Q: What’s your best mistake, and what did you learn from it?

My biggest mistake was trying to be something I was not to fit in. Twenty years ago, women in construction safety were few and far between. When I joined the industry, many people believed I didn’t belong and that I would fail. I tried to put on a “tough guy” mentality briefly. If someone questioned me, I became defensive and snapped back. After a few misguided results, I realized that my success with safety was directly tied to my ability to connect with people. I returned to what I did best and became genuinely interested in learning everything I could about construction from those who knew the most about it: the operations team.

I remember driving onto a project. As I exited my truck, the superintendent yelled from the trailer’s steps, “You again! Are you here to write me up?” I smiled and explained, “Nope! Could you teach me how to build a bowling alley?” That moment changed everything for me. We walked the project together for hours, and I learned more that afternoon about all the challenges a superintendent goes through to build a project. I was always a good storyteller and an excellent listener. Those skills translate into becoming a great safety professional as well. Taking the time to learn from the field and develop relationships with people makes all the difference in the world.

Q: What’s your favorite and most minor favorite part about working in the industry? Would you change anything? 

My favorite part of working in safety is the common element that no one can argue with. Safety is life-changing; we can prevent incidents and keep people out of harm’s way. It is a noble profession, and when we influence the definition of profitability to include our workforce’s overall safety and well-being, we make a difference.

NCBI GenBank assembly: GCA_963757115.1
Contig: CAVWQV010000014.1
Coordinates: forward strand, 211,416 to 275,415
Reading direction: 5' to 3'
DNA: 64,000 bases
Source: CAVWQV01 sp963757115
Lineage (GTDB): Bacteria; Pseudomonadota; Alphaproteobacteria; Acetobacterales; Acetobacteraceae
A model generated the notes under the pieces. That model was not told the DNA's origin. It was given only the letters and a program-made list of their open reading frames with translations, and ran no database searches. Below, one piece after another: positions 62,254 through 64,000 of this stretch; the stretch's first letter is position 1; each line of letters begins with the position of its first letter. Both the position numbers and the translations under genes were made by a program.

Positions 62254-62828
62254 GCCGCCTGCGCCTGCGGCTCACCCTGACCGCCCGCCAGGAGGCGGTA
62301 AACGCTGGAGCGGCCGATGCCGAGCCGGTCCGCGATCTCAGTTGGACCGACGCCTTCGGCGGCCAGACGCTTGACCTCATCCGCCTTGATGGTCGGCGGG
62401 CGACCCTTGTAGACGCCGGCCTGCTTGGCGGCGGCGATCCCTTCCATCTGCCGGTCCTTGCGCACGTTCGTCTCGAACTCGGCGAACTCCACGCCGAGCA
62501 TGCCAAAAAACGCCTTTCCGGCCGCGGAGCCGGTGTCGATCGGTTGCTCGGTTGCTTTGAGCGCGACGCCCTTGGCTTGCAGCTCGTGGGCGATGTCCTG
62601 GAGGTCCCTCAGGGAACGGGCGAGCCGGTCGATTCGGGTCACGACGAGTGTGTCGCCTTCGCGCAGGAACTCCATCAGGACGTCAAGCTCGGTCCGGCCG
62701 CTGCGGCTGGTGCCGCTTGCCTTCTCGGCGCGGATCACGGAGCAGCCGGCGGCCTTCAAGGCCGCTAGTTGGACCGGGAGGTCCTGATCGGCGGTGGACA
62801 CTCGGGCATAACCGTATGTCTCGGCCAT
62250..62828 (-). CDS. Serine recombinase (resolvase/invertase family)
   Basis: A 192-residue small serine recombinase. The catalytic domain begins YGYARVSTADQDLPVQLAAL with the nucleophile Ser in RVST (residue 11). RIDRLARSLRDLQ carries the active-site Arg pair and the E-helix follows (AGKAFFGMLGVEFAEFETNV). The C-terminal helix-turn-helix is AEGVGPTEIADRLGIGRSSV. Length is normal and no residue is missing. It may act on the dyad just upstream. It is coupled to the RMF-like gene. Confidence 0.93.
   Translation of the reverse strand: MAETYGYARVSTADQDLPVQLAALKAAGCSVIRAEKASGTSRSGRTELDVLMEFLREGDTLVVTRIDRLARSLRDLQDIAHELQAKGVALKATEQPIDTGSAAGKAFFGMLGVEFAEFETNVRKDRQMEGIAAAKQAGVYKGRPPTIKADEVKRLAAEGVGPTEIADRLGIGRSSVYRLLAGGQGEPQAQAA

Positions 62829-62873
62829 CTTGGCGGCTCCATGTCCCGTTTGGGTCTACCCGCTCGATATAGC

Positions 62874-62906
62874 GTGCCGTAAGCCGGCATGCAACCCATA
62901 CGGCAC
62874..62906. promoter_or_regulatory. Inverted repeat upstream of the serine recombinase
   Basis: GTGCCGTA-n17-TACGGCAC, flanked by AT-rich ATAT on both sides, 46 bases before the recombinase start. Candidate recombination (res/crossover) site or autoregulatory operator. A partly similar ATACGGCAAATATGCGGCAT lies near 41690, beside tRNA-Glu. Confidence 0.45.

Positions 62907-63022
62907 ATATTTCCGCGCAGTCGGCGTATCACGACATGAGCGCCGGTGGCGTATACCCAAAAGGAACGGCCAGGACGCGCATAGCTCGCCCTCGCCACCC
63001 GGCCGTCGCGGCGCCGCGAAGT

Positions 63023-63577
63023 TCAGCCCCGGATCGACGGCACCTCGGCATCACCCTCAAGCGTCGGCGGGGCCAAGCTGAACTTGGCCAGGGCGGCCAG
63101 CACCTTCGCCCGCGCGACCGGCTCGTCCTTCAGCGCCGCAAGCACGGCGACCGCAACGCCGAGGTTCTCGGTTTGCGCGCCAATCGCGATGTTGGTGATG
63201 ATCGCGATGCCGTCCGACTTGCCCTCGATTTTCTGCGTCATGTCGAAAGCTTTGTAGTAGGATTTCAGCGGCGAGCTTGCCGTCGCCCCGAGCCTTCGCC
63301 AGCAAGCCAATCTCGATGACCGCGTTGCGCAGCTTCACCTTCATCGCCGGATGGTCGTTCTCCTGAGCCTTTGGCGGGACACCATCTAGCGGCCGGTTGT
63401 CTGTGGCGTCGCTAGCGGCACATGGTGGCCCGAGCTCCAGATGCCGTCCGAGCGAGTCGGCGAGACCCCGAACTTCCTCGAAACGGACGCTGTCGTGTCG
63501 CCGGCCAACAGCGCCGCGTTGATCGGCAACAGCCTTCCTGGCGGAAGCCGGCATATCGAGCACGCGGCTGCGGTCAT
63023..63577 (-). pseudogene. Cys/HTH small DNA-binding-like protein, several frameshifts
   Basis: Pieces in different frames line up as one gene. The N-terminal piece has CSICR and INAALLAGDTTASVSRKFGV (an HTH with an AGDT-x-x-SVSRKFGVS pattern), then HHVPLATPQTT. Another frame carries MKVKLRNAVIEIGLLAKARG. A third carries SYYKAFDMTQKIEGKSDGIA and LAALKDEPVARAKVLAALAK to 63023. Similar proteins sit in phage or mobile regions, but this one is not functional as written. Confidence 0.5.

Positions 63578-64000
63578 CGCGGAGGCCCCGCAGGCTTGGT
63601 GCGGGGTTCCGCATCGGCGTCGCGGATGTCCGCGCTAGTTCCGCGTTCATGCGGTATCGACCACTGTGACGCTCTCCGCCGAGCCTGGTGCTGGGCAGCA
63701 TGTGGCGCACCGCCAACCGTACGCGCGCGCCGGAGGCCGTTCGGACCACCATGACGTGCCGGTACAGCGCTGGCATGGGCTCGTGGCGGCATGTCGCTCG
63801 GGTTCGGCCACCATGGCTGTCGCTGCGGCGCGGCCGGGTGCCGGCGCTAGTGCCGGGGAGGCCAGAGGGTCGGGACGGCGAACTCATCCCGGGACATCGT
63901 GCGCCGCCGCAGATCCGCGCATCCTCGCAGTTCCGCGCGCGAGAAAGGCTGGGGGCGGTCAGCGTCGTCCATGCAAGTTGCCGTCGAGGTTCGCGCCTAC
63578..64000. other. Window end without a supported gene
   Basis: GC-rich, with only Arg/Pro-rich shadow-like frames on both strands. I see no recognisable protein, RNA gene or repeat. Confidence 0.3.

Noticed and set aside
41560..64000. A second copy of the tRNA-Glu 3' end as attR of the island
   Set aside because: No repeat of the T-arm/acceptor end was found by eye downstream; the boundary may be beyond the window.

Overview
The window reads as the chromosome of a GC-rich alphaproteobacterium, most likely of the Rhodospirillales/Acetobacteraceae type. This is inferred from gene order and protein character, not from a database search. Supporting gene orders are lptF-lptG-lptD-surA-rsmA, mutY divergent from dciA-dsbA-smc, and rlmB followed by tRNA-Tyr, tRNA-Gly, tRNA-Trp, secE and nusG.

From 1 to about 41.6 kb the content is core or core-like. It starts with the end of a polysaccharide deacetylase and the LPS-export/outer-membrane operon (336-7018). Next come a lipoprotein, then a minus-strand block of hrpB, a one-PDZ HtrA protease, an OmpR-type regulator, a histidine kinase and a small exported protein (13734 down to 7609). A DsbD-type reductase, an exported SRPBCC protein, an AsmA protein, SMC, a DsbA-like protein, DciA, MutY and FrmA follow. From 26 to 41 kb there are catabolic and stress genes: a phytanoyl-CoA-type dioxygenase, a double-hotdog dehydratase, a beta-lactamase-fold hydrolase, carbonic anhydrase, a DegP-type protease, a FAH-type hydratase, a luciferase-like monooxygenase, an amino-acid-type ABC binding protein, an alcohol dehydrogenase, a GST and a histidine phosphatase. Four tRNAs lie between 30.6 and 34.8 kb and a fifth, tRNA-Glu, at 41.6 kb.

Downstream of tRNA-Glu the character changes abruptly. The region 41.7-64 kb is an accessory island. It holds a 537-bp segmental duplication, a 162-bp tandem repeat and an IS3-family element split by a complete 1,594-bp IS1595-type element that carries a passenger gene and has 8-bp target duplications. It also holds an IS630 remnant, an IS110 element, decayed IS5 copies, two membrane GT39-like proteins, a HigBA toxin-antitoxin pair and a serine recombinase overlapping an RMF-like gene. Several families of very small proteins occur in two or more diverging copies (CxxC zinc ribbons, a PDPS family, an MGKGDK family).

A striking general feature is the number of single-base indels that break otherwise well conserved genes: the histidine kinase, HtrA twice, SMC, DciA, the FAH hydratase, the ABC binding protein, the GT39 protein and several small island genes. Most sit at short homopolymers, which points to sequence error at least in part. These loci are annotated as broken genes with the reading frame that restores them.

My least favorite part about the industry is the limiting belief that it is only for men. If I were to change anything, I would break down the barriers for women to join the industry. The safety industry has always male-dominated. Each year I see more women joining the industry, but we still have more work to do.  We must create a pipeline of women interested in joining the industry while simultaneously creating an industry that welcomes women brave enough to pursue it. 

I am so passionate about this topic that I wrote a book called “The B Words: 13 Words Women Must Navigate for Success,” I use that book to spark a conversation around change for industries like safety, where women still need to be present and have a voice.

Q: What are your thoughts on safety culture? How can company leaders make safety a value within their organization?

There is a saying that culture eats strategy for lunch; in my experience, it is very accurate. Executives spend efforts and resources to create a strategic plan on paper. Yet how much time do they spend aligning that strategic plan with the reality facing those who must implement and be held accountable for it? Organizations that get their safety culture right create inclusive organizations where they hear from everyone. Everyone speaks, but only some are heard. A company that creates a thriving safety culture must multiply that culture throughout its projects and organization. 

A safe culture is easy to describe but challenging to create. You know it when you experience it. For example, I recently visited a highway project we are building in El Paso with members of our safety team.  The field leaders were excited to share the details of the project’s progress. The safety team member knew all our field team members by name. The superintendent talked openly about what was working and what were opportunities for improvement. We had an open conversation about what we could do to support operations. Overall, it was a great day: a rewarding experience where people worked together.